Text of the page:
These facts only corroborate what NBA has been saying all this while about the fundamental question of how development planning needs to be re-imagined in the country. The SSP is no more a question of dam since in these many years the pro-dam lobby in Gujarat and elsewhere has come to symbolise the worst form of dam(ned) nationalism which continues to push for more and more dams in the country in ecologically fragile areas of Himalayas, without reviewing the questions raised by NBA and other anti-dam movements in the country. If, even after spending such large amounts from the state exchequer, we are not able to achieve our developmental targets of providing water, whether for domestic or irrigation purposes, we, as a nation must do a serious re-thinking on utilizing our finances more meaningfully, by involving the local communities in the planning process and promoting small, sustainable, non-displacing alternatives.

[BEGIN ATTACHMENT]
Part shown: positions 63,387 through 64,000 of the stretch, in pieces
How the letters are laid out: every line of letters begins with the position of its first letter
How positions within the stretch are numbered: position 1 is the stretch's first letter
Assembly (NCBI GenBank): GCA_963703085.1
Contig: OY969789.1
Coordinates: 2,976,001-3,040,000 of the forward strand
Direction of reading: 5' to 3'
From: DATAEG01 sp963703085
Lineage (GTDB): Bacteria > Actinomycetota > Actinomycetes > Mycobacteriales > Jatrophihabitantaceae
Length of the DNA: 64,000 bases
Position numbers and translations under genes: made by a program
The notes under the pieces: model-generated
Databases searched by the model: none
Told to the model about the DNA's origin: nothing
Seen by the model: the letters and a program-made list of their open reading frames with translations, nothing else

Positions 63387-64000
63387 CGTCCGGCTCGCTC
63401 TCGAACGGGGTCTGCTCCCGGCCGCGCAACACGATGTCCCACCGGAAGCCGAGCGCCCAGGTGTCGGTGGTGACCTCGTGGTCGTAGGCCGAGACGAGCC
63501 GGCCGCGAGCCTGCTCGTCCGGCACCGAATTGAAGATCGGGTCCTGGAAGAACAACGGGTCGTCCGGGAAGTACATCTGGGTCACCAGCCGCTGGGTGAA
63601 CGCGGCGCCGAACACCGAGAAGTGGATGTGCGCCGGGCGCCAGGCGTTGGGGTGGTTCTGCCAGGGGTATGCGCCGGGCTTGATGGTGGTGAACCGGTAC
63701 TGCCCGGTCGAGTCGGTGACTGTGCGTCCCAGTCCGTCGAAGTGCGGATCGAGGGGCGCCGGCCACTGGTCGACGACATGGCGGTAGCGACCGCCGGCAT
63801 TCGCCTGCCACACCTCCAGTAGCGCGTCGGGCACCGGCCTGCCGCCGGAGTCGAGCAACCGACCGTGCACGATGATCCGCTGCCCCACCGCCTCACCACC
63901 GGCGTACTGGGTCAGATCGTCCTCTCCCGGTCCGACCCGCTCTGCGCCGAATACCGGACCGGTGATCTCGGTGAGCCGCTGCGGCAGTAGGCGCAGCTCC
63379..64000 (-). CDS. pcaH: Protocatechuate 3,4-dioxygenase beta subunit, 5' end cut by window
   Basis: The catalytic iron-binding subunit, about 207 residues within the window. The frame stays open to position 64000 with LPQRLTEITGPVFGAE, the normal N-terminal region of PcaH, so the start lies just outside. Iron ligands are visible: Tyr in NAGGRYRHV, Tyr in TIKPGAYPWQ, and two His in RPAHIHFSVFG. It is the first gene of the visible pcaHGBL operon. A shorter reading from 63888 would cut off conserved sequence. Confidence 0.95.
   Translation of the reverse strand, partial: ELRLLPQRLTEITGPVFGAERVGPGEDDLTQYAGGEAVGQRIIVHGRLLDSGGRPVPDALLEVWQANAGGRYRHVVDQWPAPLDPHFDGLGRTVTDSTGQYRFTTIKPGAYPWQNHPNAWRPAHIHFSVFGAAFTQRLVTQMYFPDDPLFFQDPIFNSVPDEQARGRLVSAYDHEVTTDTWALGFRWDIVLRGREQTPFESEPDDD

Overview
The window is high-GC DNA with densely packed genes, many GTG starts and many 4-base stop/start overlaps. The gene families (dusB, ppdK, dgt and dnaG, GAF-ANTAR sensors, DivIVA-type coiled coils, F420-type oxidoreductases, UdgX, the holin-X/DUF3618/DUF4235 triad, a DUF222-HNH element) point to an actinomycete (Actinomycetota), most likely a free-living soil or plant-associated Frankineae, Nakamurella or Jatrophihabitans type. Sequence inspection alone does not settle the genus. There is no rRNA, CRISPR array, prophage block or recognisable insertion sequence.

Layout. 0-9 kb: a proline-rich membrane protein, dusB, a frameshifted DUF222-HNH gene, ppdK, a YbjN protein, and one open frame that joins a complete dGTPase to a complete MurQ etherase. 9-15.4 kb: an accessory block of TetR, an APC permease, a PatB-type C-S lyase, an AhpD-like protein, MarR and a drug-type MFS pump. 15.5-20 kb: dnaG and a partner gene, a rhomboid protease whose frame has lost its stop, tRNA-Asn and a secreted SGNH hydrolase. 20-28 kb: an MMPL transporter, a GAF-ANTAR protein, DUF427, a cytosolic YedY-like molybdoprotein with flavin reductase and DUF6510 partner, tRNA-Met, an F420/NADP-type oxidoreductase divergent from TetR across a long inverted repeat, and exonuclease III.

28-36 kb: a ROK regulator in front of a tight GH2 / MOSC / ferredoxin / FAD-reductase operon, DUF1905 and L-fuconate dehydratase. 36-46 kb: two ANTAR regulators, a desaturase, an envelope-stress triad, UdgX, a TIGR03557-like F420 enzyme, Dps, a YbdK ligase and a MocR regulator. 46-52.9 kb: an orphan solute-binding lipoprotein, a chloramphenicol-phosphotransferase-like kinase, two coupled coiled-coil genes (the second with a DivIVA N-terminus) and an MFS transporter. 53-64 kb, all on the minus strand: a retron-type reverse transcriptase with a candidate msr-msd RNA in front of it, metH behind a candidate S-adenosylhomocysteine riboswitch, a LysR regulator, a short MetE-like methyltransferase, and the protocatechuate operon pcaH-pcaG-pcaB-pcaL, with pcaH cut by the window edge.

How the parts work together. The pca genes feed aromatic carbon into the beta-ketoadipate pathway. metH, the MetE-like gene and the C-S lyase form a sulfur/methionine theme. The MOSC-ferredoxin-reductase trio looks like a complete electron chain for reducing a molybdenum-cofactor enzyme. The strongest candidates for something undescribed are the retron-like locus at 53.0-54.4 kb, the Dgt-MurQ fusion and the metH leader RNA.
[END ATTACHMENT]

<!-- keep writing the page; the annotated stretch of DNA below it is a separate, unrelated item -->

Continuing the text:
Anti-dam struggles all over the world have shown that ‘development’ or ‘dam building’ is not a mere technical activity, it is a political project. Recognising and learning from that NBA since the days of Harsud Sammelan in 1989 has been shifting the terms of debate on development. It famously raised the question, ‘development – how and for whom ? Who pays, who profits ?’ Harsud became a rallying point for similar struggles in the country and challenged the technocratic development paradigm being pursued by the Indian State post 1947 through its five year plans. NBA is not the first of the anti-dam struggles in the country; many existed before, but it is unique since it managed to break the Nehruvian myth of ‘dams being the modern temples of India’. It gave rise to a whole series of struggles against the dams and for that matter any large infrastructure project in the country, which would displace communities from their land, water and forest.